Gold recently formed a bearish technical signal called a ‘death cross pattern’ leaving some investors fearful that the price has nowhere to go but down. Bart Melek, Global Head of Commodity Strategy, TD Securities, explains how central bank signals, trade discussions and currency moves could be good for gold.
Gold recently formed a bearish technical signal called a "death cross pattern". That move left investors worried that the price has nowhere to go but down. Here to explain why he thinks it's too early to write an obituary for gold is Bart Melek from TD Securities. Thanks for being here.
Yeah, great to be here.
You break your report up into two parts, Bart. The first is central banks. The second is currencies. I want to start with central banks.
Historically, there has been a bit of a correlation between the Fed and gold prices. If the Fed is perceived to be hawkish, the price of gold goes down and vice versa. What can you tell us about the disconnect that's happening right now?
Well, what we've seen recently is yields, in the United States in particular, have been dropping. And that's after a period of significant increases. And typically, what you would expect is gold to perform better.
The reason usually for that is that opportunity cost of holding a zero-yielding asset like gold goes down when yields drop. We've seen yields migrate lower, and gold has continued to move lower and lower. And in our view, this is because of the currencies market overpowering the signals coming from the interest rate market.
And in terms of the Fed and other central banks as well, they're focused on a few things right now. The first one is uncertainties related to trade. The second one is that there's higher debt levels across the board. And the third is we've seen some disappointing economic data. How do you think that's going to impact their tone?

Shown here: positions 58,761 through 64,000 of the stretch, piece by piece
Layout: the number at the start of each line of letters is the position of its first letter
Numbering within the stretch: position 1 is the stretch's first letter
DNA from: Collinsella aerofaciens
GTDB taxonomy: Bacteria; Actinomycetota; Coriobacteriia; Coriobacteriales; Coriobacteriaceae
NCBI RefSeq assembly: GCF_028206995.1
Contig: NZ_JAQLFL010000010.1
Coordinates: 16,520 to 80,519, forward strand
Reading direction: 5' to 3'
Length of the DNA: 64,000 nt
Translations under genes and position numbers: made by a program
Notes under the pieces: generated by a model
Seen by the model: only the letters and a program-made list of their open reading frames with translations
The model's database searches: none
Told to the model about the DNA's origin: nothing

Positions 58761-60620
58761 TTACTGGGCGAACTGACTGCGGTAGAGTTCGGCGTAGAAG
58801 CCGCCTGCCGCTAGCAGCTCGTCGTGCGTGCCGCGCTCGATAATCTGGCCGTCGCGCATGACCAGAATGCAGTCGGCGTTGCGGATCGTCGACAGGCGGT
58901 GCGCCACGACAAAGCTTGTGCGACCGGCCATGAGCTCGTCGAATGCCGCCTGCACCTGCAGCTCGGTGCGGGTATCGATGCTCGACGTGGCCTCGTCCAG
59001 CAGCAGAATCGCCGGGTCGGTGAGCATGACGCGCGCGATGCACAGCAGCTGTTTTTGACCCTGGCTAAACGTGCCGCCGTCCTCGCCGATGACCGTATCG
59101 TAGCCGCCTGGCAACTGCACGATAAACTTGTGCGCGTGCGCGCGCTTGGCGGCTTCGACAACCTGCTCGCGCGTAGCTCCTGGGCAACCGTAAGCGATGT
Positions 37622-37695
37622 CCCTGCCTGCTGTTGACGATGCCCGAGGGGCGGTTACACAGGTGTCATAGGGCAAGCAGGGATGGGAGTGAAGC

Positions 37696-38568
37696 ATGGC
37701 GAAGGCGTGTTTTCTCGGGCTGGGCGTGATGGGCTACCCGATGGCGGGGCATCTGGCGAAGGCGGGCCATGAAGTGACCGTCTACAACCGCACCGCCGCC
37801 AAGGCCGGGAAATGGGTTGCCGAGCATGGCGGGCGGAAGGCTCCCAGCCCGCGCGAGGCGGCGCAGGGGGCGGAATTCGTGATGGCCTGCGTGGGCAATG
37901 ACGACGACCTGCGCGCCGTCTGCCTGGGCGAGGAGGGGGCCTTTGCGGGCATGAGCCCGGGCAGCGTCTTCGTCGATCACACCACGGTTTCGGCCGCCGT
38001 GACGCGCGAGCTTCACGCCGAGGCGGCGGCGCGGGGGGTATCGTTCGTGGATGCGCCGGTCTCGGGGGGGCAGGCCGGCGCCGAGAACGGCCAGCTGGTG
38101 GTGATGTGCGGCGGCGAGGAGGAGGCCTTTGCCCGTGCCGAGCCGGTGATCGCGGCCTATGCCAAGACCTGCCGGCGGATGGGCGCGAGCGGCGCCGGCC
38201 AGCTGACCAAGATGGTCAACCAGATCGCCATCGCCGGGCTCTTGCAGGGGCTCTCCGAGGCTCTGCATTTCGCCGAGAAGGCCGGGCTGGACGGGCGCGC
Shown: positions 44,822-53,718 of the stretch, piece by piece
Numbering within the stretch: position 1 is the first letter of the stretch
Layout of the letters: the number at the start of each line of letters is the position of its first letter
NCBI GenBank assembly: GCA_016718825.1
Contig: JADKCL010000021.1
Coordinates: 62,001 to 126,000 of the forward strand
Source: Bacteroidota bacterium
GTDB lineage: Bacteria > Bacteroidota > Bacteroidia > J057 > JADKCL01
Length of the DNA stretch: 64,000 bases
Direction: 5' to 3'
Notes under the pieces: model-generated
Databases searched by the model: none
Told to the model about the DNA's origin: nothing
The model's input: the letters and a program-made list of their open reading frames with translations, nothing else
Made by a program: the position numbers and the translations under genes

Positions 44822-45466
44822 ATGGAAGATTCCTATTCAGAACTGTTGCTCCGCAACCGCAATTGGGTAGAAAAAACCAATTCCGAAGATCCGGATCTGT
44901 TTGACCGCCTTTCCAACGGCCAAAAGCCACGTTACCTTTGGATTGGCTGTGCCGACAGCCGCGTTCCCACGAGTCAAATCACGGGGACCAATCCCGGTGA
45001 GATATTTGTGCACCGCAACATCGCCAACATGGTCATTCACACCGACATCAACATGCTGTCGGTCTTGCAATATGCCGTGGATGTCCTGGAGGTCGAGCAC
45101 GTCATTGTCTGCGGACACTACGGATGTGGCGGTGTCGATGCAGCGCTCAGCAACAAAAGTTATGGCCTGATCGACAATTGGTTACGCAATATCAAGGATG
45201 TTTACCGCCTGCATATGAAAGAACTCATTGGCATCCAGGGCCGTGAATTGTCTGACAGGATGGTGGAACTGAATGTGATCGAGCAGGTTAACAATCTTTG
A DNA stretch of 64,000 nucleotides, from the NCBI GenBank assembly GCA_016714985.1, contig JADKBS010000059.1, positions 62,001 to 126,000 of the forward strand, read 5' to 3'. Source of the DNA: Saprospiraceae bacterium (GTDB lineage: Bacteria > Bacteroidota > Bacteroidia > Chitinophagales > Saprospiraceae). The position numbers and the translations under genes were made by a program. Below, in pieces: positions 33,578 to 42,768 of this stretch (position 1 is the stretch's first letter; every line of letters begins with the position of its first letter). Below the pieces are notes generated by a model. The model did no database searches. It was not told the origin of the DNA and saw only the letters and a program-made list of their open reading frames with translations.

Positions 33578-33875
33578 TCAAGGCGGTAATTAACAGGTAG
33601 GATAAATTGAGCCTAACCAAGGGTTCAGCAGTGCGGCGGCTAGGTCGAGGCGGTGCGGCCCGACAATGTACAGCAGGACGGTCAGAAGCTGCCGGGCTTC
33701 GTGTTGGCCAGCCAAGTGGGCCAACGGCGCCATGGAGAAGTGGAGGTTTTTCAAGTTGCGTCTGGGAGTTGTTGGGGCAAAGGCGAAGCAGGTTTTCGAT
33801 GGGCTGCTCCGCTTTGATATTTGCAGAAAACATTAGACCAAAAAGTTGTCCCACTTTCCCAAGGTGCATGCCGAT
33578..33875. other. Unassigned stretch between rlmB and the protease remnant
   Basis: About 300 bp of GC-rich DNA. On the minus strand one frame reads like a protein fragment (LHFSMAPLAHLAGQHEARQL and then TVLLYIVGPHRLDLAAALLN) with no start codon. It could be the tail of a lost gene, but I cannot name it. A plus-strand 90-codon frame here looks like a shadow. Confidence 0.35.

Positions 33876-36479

Well, we think that the tone is probably going to get somewhat less hawkish in comparison to what we have seen. Recently, I think, the Fed continues to hike. But I think they may be a little bit more guarded about their enthusiasm to increase interest rates. And that should ultimately spell good news for gold.
One thing you highlight in your report-- and moving to currencies-- is that a stronger US dollar versus emerging market currencies has put some downward pressure on the price of gold. How do you see that matrix or that trend evolving?
This all started with the president of the United States getting very aggressive with China on its trade file. And there is a concern out there that we will see a tit-for-tat trade war develop, which would be quite bad for global trade flows.
And conversely, it would mean that some emerging economies could be under pressure. China certainly is one that comes to mind. But, of course, all other emerging markets that are part of the supply chain in China could have a difficult time as well. And we've also seen the US dollar rise not only relative to emerging currencies but also to the Western currencies.
And that typically means that the payment costs to maintain their debt in domestic currencies could rise. That associates with less physical demand in that part of the world. Certainly, the Chinese currency has devalued recently. And we've seen poor flows into China.
Now, one of the things that makes me very happy as a host is we had you on the show at the beginning of the year. And your outlook for gold seems largely similar to where it is today. But when you add in the layer of central bank expectations and currencies, what's your outlook going forward?
We still are fairly bullish for gold. We don't expect major central banks, including the Federal Reserve, to be overly hawkish. In fact, we think that they're going to be quite measured in how they remove monetary accommodation out of the system and how they tighten.
We've seen some deterioration in economic data in the United States and, in fact, globally where before, we've seen expectations of beats and the market has done better than what was expected. Now, we're seeing the reverse where economic numbers are coming in somewhat weaker than the consensus was thinking. This ultimately has led, in my opinion, to rate pressures abating globally.
In terms of a price target, Bart, where would you peg gold in the next little while?
Well, by the end of 2019 in the last three months of the next year, we're looking at an average of around $1,375 or so. And there is quite a strong possibility that we'll hit $1,400.
Bart, it's great to have you on the show. Thanks very much.